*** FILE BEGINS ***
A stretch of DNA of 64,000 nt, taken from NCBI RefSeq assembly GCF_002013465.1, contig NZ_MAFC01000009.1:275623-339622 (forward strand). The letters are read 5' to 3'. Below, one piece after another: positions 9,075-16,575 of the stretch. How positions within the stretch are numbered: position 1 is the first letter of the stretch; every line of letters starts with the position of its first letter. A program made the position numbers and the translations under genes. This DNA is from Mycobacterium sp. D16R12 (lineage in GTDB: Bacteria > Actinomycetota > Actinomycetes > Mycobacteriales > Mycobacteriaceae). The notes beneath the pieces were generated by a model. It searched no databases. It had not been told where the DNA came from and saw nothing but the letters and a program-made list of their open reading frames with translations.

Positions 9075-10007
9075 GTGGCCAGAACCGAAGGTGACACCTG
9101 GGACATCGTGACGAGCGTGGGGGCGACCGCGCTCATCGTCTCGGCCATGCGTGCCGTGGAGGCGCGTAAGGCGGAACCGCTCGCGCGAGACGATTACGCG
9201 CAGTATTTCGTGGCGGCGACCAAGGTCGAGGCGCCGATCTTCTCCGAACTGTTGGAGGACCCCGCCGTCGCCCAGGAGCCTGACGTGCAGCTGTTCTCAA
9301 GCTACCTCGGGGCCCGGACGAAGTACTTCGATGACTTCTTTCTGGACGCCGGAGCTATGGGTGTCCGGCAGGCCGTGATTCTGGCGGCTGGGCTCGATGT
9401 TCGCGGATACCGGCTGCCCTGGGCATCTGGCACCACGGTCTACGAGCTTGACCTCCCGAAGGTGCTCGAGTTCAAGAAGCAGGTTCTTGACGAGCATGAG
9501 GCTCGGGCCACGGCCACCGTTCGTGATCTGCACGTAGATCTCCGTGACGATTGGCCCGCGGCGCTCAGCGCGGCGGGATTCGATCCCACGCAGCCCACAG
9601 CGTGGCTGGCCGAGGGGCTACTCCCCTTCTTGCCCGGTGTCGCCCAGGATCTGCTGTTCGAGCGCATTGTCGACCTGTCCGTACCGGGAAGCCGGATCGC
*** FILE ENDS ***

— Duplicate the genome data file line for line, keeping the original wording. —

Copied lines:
A stretch of DNA of 64,000 nt, taken from NCBI RefSeq assembly GCF_002013465.1, contig NZ_MAFC01000009.1:275623-339622 (forward strand). The letters are read 5' to 3'. Below, one piece after another: positions 9,075-16,575 of the stretch. How positions within the stretch are numbered: position 1 is the first letter of the stretch; every line of letters starts with the position of its first letter. A program made the position numbers and the translations under genes. This DNA is from Mycobacterium sp. D16R12 (lineage in GTDB: Bacteria > Actinomycetota > Actinomycetes > Mycobacteriales > Mycobacteriaceae). The notes beneath the pieces were generated by a model. It searched no databases. It had not been told where the DNA came from and saw nothing but the letters and a program-made list of their open reading frames with translations.

Positions 9075-10007
9075 GTGGCCAGAACCGAAGGTGACACCTG
9101 GGACATCGTGACGAGCGTGGGGGCGACCGCGCTCATCGTCTCGGCCATGCGTGCCGTGGAGGCGCGTAAGGCGGAACCGCTCGCGCGAGACGATTACGCG
9201 CAGTATTTCGTGGCGGCGACCAAGGTCGAGGCGCCGATCTTCTCCGAACTGTTGGAGGACCCCGCCGTCGCCCAGGAGCCTGACGTGCAGCTGTTCTCAA
9301 GCTACCTCGGGGCCCGGACGAAGTACTTCGATGACTTCTTTCTGGACGCCGGAGCTATGGGTGTCCGGCAGGCCGTGATTCTGGCGGCTGGGCTCGATGT
9401 TCGCGGATACCGGCTGCCCTGGGCATCTGGCACCACGGTCTACGAGCTTGACCTCCCGAAGGTGCTCGAGTTCAAGAAGCAGGTTCTTGACGAGCATGAG
9501 GCTCGGGCCACGGCCACCGTTCGTGATCTGCACGTAGATCTCCGTGACGATTGGCCCGCGGCGCTCAGCGCGGCGGGATTCGATCCCACGCAGCCCACAG
9601 CGTGGCTGGCCGAGGGGCTACTCCCCTTCTTGCCCGGTGTCGCCCAGGATCTGCTGTTCGAGCGCATTGTCGACCTGTCCGTACCGGGAAGCCGGATCGC